You can build the whole thing before painting; there are no sub-assemblies to paint first. The instructions provide a guide to the Buntfarbenanstrich (colorful) painting scheme (https://panzerworld.com/german-armor-camouflage for more information), but I kept to the plain (and very likely non-historical) panzergray for sentimental reasons – this is how I was used to the vehicle when I played it in World of Tanks. I painted it using Tamiya acrylics: panzer grey lightened with buff for the whole tank with zenithal highlight and some panel highlighting, used light grey to further highlight edges and smaller details, and then used oils (burned umber, raw umber, green, white) to “deepen” the color with filters.
Some streaking was added, some dust and some mud, and I declared the model done. I did not want to go overboard with rust, chips and scratches, as I figured the vehicle as a prototype had no time to actually get “used in”. It spent a couple of exciting days in the proving ground, and then went back to the machine shop to be dismantled. (Sadly.)
It was also an interesting experience with the AK weathering pencils: they are pretty good at making dust. The fact that the effect can be adjusted any time after drying is great.
I am very enthusiastic about farming equipment, bulldozers and whatnot, so I was really excited when ICM announced they were going to issue a rare, interwar German agricultural mover; it represents a very important, albeit little known step in tractor development.
Incidentally it also has a turret and a gun (I guess the designers were really keen on preparing for all eventualities a farm worker might face), so we may even look at it as an early attempt at tank development by the German industry. I say “may”, since at that time the Germans were prohibited from armored vehicle development by the treaties closing WWI, it is merely a coincidence, I am sure. Regardless, these little vehicles were used by the German armed forces as a substitute during training and for the development of their armor doctrine. This is the main reason that although they never were intended for combat, they had an extremely useful role in the development of the German armored tactics (blitzkrieg) employed in WWII, and also in the development of early and mid war German armored fighting vehicles. It is indeed a welcome step from ICM to issue a plastic model of this important vehicle; it seems like the company is willing to take risks and develop models of unique subjects.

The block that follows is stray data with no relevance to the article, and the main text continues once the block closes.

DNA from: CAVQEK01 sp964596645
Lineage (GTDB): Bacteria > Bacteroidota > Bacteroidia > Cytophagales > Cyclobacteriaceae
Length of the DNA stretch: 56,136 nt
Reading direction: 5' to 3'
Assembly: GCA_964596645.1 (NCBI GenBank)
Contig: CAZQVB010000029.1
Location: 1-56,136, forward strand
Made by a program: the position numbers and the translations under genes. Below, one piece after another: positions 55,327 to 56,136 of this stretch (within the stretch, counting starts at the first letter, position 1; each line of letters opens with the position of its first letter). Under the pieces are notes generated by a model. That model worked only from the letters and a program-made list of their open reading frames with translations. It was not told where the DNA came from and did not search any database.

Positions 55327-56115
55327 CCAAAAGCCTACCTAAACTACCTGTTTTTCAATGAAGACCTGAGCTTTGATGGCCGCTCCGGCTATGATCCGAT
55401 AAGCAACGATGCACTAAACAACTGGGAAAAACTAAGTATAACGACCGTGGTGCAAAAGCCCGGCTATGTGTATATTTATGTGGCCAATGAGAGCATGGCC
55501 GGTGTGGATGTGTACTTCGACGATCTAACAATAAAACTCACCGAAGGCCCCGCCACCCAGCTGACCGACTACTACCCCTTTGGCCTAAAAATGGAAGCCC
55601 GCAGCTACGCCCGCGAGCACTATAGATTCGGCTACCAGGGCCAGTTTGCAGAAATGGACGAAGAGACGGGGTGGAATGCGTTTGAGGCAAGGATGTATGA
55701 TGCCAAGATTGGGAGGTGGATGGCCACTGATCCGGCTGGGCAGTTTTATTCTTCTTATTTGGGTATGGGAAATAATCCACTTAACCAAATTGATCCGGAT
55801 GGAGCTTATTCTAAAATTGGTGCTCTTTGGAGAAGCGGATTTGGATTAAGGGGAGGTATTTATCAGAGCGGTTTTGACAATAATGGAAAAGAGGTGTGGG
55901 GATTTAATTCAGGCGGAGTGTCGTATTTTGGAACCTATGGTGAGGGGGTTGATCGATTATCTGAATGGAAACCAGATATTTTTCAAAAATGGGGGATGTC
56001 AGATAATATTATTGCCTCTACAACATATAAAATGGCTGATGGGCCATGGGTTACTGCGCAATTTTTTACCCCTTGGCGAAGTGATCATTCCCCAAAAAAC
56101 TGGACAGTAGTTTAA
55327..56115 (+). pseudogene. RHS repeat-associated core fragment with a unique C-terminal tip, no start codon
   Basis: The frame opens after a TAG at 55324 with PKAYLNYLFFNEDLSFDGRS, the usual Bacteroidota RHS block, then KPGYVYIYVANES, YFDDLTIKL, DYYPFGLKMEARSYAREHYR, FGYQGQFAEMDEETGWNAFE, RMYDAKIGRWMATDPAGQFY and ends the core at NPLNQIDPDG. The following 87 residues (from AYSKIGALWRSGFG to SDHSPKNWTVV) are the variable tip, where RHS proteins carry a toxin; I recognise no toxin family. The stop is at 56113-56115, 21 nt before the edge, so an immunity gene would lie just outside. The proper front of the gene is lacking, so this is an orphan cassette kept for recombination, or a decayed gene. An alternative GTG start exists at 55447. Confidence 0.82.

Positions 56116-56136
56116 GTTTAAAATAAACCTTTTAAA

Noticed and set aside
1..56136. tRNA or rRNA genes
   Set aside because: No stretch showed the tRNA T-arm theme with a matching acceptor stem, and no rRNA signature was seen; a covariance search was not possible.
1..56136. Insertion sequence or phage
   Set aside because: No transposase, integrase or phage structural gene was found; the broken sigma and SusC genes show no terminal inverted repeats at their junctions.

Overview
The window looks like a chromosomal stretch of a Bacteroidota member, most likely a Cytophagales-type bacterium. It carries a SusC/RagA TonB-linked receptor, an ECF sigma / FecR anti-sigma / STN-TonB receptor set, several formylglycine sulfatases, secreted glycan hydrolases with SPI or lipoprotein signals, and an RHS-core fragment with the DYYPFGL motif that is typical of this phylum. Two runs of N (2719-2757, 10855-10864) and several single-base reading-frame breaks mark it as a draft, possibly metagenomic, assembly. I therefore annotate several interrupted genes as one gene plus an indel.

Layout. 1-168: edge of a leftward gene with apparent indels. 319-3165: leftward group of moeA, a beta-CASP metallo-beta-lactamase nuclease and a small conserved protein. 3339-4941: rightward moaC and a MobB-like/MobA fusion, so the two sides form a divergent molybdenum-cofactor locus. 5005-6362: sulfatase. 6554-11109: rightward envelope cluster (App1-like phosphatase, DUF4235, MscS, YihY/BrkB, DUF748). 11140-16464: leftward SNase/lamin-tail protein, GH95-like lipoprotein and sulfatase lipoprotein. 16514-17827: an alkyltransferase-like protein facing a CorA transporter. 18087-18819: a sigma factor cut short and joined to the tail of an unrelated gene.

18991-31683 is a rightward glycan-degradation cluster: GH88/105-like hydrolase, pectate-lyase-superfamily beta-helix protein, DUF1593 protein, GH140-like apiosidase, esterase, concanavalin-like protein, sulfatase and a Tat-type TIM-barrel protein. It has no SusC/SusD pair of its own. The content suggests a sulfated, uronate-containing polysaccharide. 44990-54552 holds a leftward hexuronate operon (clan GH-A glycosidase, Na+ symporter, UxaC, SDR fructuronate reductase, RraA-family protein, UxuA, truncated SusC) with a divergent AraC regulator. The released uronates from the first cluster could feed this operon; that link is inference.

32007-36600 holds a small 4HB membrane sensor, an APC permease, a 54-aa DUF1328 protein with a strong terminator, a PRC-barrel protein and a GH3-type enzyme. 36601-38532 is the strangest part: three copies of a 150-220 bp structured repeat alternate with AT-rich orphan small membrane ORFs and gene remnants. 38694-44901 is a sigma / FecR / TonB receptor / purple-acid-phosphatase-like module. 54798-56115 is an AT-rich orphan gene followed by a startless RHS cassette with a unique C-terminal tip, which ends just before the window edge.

The model is very traditionally designed: the hull is made up by flat parts, the turret is made up by two semi-circular halves, necessitating filling seam lines, unfortunately which I personally do not like. (One of the boons of armor modelling in my opinion is that there is no need to fill in seam lines along the fuselage…) There is even some minimal turret interior provided; you get the main gun and the coaxial machine gun with some rudimentary detail. If you plan to leave the turret doors open, just paint the interior of the hull (but not the turret…) black.